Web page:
The fact is, the only reason we stay stuck in our negative cycles is that we struggle to even acknowledge that we’re using faulty coping mechanisms. Like the Big Book says: The first step to recovery is admitting you have a problem.
So what about you?
Do you find yourself, like the apostle Paul continuously doing the very thing you hate and unable to do the thing you want? If so, you are not alone!
Join me as I sit down with my own recovery mentor and guide, Dr. Kathy Rodriguez, PsyD, to talk about what recovery looks like, who needs it and, its place in the Church.
Be sure to comment or email and share your own experience with recovery. Or, if you are realizing that you’d like to find a recovery program but don’t know where to start, drop me a line and I’ll be happy to help you find some resources that are local to you.
If you happen to be local to my area, near Sandy, Oregon, I will be starting a Genesis Change Group at our church in October 2019. Again, feel free to let me know if you’d like to be a part of it!
Truly…from the bottom of my heart…I don’t believe my family would even still be together, much less thriving, were it not for the hard work that happened through recovery groups. It’s a difficult and on-going journey, but the rewards are too numerous to count and I can’t encourage you enough to take the time to examine the unhealthy areas in your life and then do the hard work of surrendering the root problems to God, who knows you better than any doctor ever could, and has the answers for your heart’s greatest longings.
Enjoy this conversation with my friend and mentor, Kathy!
“Blessed are the peacemakers, for they shall be called the sons of God.” – Matthew 5:9
What if we have it all wrong? What if being a peacemaker means we actually ruffle some feathers. Turns out, that’s exactly what it means. Peacemaking isn’t for the fainthearted. It’s messy work, but it’s what we’re called to.
In this week’s episode, Matt and I talk about how and where we typically “find” our identities and where, as Christians, we should look instead. Even if you’re not a Christ follower, there are a few things that God says about who you are and what you’re made to do.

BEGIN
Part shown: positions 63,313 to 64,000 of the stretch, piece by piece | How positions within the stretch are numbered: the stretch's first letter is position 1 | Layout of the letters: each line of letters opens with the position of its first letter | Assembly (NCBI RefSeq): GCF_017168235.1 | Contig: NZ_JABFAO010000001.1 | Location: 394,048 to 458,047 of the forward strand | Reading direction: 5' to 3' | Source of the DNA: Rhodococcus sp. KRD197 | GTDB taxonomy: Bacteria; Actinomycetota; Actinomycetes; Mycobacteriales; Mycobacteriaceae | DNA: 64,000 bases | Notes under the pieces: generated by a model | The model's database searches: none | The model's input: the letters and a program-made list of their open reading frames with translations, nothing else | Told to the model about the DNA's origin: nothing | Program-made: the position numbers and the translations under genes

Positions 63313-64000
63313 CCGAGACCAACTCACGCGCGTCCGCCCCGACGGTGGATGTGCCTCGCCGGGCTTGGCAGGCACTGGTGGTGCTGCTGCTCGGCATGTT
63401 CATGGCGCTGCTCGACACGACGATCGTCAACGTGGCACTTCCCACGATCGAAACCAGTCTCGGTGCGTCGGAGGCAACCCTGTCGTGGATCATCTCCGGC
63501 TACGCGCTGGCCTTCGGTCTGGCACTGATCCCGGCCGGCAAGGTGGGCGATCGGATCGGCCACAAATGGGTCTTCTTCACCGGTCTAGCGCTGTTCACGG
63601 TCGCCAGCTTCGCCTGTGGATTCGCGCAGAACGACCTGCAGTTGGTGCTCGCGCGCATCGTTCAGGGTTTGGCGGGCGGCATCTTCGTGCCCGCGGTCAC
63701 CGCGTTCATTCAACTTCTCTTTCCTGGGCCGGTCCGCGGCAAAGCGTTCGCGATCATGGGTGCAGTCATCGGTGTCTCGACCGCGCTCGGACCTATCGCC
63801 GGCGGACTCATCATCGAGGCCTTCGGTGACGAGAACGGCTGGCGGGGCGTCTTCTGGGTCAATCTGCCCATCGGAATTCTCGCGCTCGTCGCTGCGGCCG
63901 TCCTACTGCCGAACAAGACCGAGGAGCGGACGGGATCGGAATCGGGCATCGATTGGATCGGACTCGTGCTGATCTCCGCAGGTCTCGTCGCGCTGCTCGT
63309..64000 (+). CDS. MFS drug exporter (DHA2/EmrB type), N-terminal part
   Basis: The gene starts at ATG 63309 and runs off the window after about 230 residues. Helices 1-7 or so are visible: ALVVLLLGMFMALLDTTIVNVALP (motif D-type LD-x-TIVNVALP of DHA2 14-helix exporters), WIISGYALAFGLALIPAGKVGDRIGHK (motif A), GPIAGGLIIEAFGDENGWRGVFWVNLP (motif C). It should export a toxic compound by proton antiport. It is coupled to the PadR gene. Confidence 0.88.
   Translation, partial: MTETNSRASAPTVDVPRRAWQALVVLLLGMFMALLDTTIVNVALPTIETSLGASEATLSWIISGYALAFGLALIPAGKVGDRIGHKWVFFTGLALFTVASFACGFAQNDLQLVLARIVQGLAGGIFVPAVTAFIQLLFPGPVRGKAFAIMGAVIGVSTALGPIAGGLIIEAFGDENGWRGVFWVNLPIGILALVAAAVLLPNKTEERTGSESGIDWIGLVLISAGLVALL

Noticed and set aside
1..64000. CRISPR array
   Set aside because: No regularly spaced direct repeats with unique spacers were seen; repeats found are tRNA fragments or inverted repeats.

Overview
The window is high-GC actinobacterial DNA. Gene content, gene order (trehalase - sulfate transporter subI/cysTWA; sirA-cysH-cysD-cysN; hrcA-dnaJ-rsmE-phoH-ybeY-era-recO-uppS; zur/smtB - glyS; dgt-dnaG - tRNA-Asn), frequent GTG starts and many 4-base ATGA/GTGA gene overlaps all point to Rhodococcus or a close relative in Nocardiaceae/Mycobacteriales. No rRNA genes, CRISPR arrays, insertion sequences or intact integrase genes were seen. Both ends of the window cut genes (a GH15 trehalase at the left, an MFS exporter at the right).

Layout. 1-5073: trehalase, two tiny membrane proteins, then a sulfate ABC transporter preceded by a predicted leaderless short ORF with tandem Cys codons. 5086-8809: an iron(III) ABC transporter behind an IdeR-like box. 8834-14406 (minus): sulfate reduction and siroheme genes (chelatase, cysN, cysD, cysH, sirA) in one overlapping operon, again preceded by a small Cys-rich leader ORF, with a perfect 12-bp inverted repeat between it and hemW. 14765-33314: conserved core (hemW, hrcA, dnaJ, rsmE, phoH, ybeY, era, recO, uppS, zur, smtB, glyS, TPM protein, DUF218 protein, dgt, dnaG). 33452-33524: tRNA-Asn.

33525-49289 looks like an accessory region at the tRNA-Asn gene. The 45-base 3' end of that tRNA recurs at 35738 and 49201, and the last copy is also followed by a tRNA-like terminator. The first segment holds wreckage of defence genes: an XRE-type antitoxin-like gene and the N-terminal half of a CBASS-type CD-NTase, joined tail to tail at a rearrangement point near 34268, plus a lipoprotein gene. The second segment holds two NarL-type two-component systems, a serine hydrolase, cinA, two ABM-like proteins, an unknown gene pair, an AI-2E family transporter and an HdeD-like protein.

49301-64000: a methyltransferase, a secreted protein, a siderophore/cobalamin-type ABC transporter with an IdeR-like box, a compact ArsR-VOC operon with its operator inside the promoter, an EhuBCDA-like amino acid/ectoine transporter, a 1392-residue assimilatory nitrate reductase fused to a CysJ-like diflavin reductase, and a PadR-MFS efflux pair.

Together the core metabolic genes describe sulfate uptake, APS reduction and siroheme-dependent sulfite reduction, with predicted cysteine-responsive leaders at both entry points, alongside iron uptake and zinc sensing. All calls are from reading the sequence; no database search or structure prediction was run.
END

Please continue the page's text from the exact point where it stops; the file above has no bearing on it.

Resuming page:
BUT FIRST, a little glimpse into one of the towns that I, Brandy and the teens stopped in on our road trip this summer, Wallace, Idaho.
Wallace’s population, in its peak in the 1940s, was well over 3,000. It is now estimated to be a mere 758. But what it lacks in people, it more than makes up for in charm and history. Established as a silver mining town, it continues to thrive as such.
I share some fun facts about Wallace and laugh uproariously while doing so. Seriously…I laughed so hard I almost fell out of my chair while recording. (We really ought to video these things!)
Left: The Stardust Motel still stands. The spaceship out front is part of a little diner where we had “The Best Huckleberry Milkshake.” The people inside this little diner were, hands-down, some of the nicest people we came across our entire trip. They were top notch with customer service. Right: The manhole cover that declares that very location in Wallace, Idaho to be the Center of the Universe. I mean…there’s a manhole cover that says it, so it must be true.
Please, go check out this cool, historic town. There is so much to uncover here and I only touched on a few little things. I look forward to exploring it more in years to come.
Wallace, Idaho…thank you! You promised to be a great place to visit and you delivered!
Quote at the start of this segment was taken from Psychology Today. “Examining Our Sense of Identity and Who We Are. Written by Michael J. Formica MS, MA, EdM. Posted Oct. 25, 2009. Below is a link to the entire article: Full article
Psychology defines identity as the qualities, beliefs, personality, looks and /or expression that make a person or group. It relates to self-image, self-esteem, and individuality.
Webster’s New World Dictionary defines “identity crisis” as: the state of being uncertain about oneself regarding character, goals, etc, especially in adolescence.
Places we often look to for validation or in order to discover who we are: